This STTR Phase I Project will determine if uterine activity measured from the utero-cervico- vaginal wall can be a predictor for discerning Braxton Hicks (false) contractions and pathological (true) labor contractions in mid-gestation pregnancies. We will use a previously developed prototype to measure uterine activity from the utero-cervico-vaginal interface that has shown comparable results to abdominal electrohysterography (EHG). Published to have a high specificity, EHG's largest hurdle to commercialization is its low sensitivity for predicting preterm labor. Therefore, by bypassing the abdominal surface, we will increase the sensitivity of the technology and its likelihood for commercialization success. The device will be compared to an intrauterine pressure catheter (IUPC) and the tocodynamometer (TOCO) in fifteen mid-gestation ewes to validate the presence of uterine activity. We will deliver oxytocin intravenously to initiate contractions in th sheep until distinct contractions are detected, then the device, IUPC and TOCO will record all uterine activity simultaneously for two hours. When comparing the devices, the IUPC will be considered the control for contraction measurements. With the data acquired from these experiments, we will implement a novel methodology and investigate various frequency bands of the uterine activity signal to create an output that will aid physicians in determining if a presenting patient has Braxton Hicks contractions or pathological labor contractions. In analyzing the data, the frequency bands will be isolated with a band pass filter. And finally, obstetricians and nurses will be surveyed to confirm whether our presentation of the data is easy to understand. Upon successful completion of this STTR Phase I project, the technology will have the potential to reduce overtreatment and misdiagnosis rates of preterm labor and cervical incompetence, as well as to improve neonatal outcomes.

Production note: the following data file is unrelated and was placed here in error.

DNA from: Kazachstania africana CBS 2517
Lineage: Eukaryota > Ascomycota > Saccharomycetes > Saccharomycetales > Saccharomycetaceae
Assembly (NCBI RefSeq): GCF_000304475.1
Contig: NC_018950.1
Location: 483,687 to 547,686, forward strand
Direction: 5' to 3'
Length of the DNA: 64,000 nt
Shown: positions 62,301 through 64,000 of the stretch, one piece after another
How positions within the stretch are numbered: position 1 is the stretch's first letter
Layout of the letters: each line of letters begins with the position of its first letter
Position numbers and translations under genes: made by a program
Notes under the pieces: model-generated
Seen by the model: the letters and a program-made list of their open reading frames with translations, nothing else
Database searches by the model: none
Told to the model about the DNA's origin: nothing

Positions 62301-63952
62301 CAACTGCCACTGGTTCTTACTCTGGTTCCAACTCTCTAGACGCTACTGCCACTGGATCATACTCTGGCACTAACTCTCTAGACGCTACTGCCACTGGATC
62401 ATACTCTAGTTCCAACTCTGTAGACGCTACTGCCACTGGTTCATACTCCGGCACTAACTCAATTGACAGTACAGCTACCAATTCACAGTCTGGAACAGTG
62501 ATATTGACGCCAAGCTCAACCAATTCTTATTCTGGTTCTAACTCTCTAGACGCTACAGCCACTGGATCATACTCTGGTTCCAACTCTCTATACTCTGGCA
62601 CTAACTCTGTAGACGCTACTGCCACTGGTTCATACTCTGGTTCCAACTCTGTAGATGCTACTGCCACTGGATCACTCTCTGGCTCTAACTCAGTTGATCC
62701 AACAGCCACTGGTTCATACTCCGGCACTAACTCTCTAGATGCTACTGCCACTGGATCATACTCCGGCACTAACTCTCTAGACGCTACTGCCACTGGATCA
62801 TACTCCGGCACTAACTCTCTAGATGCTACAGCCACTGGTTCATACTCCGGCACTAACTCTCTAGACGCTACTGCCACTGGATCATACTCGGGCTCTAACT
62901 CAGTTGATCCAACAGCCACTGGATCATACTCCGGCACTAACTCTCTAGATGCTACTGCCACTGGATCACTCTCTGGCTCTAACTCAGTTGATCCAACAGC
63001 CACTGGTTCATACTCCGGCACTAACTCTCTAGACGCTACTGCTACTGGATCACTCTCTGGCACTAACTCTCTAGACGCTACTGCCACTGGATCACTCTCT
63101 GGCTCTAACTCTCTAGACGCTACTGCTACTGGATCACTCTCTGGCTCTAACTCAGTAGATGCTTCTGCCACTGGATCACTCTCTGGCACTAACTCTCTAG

This project will advance uterine contraction monitoring in pregnant women to increase the effectiveness of antenatal surveillance. Compared to the current standard of care, we will detect even the faintest contractions by measuring electrical signals directly from the cervix and tell apart true contractions that lead to birth and false ones that do not. In the end, we will optimize a device and create a method that will potentially allow for timely interventions and a reduction in overtreatment.